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Hernando County shuffles top jobs around
An new administrator may be named soon.
By BARBARA BEHRENDT, Times Staff Writer
Published December 20, 2007
BROOKSVILLE -- As 2007 draws to a close, several changes are taking place with top Hernando County staff positions.
A new utilities director and a new fleet manager will soon begin work, an assistant utilities director has resigned, and a selection committee is whittling down a short list of county administrator candidates so the County Commission can pick a top executive in January.
Joseph L. Stapf, approved by commissioners earlier this month, will start as utilities director in mid January. He replaces Kay Adams who died in May after eight years in the job and a total of 28 years with the county.
Stapf has served as utilities director of Wyoming, Mich., for the past 17 years. In his application letter, he explained his interest in moving here because he had visited numerous times since his daughter and son-in-law live in the Tampa Bay area.
Employed by the city of Wyoming since 1978, Stapf previously worked as an assistant city engineer in Liberty, Mo., and as a civic engineer in the private sector.
He has a bachelor's in civic engineering from the University of Minnesota and a master's of public administration from Western Michigan University.
Jack Stepongzi has been chosen as the county's new fleet manager from an applicant pool of approximately 30, according to Barbara Dupre, director of human resources.
He replaces Terry Yeager, who served in the job for about six years. Yeager's tenure included a period of strong public criticism of his area of responsibility after an audit and a followup audit cited concerns about underutilized vehicles and problems with technology, documentation and accountability.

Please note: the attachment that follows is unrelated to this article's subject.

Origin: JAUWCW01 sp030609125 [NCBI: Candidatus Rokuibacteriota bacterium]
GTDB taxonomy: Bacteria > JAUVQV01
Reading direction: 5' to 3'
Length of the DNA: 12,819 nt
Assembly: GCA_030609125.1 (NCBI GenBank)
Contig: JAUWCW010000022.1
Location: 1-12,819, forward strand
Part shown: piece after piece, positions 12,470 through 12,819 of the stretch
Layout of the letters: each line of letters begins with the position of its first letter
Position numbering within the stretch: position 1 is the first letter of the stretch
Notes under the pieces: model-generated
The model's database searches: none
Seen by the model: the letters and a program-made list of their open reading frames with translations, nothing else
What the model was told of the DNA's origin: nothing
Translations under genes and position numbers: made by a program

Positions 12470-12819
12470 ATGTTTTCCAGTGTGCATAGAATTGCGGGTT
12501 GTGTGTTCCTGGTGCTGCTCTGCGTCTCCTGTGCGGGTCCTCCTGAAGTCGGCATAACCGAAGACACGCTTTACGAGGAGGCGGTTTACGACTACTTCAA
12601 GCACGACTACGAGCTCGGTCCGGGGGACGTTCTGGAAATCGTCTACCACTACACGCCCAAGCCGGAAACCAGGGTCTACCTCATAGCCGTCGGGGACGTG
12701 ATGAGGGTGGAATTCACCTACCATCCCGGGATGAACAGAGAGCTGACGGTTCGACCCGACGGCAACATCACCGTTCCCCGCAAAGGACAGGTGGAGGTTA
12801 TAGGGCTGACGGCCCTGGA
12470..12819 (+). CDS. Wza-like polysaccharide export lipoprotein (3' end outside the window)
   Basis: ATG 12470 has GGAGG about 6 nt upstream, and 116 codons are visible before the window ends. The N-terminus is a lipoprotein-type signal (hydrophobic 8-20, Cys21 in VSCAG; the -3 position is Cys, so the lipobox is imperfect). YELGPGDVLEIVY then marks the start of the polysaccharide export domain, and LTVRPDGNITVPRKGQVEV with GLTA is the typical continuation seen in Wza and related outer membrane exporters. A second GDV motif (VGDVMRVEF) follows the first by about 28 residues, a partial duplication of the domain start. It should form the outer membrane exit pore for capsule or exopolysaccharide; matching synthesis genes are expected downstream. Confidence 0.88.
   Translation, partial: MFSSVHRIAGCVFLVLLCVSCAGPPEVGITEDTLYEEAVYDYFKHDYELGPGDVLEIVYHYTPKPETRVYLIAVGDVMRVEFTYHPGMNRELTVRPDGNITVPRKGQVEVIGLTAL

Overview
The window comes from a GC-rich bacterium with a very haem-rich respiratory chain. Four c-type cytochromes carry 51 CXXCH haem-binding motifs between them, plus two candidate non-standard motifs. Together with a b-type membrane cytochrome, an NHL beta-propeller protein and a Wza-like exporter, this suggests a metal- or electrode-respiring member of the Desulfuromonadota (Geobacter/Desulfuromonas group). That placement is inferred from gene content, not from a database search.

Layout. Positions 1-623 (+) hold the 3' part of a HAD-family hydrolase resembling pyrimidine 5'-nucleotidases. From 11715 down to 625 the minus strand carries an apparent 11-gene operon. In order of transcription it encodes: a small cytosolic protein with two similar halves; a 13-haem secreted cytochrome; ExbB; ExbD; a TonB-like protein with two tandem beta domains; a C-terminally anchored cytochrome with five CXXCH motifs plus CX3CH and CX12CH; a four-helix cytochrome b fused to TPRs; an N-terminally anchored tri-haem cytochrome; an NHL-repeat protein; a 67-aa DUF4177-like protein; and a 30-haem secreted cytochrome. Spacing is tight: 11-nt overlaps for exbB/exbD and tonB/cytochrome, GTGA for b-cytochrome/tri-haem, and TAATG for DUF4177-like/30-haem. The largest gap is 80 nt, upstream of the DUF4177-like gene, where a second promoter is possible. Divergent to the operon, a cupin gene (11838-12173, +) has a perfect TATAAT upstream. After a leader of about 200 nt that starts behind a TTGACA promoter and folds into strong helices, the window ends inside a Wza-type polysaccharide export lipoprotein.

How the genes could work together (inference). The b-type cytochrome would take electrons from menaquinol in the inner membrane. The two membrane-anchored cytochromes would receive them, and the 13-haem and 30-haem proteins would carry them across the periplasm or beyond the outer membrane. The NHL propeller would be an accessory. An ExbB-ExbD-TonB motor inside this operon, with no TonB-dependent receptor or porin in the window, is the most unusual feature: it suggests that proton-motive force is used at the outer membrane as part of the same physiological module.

Given a choice of options by his supervisors, Yeager chose to resign effective the end of December.
Stepongzi has been fleet operations manager in Pinellas County since 2004. For 13 years he worked as supervisor of fleet services for Tampa Electric and he also has worked as a financial planner. He has studied computer information systems at St. Leo University and diesel and heavy equipment technology at Engine City Technical Institute.
The county also will see the departure of assistant utilities director David Horne, who has resigned for personal reasons. Horne has faced public criticism over the decision to more strictly enforce rules at the county's two garbage disposal convenience stations.
Earlier this week, interim county administrator Larry Jennings told commissioners that new information about what kinds of items can be accepted at the stations will be brought forward in early 2008.
The committee selected to narrow the field for the job of county administrator will gather Friday to discuss the short list of candidates and possibly discuss if any of the other applicants should be added. Several of the applicants will be interviewed by phone and one in person, Dupre said.
An earlier meeting slated for Wednesday was canceled due to a problem with advertising the session and because of a scheduling conflict.
The committee is expected to produce a short list of candidates before the County Commission is scheduled to conduct interviews Jan. 8.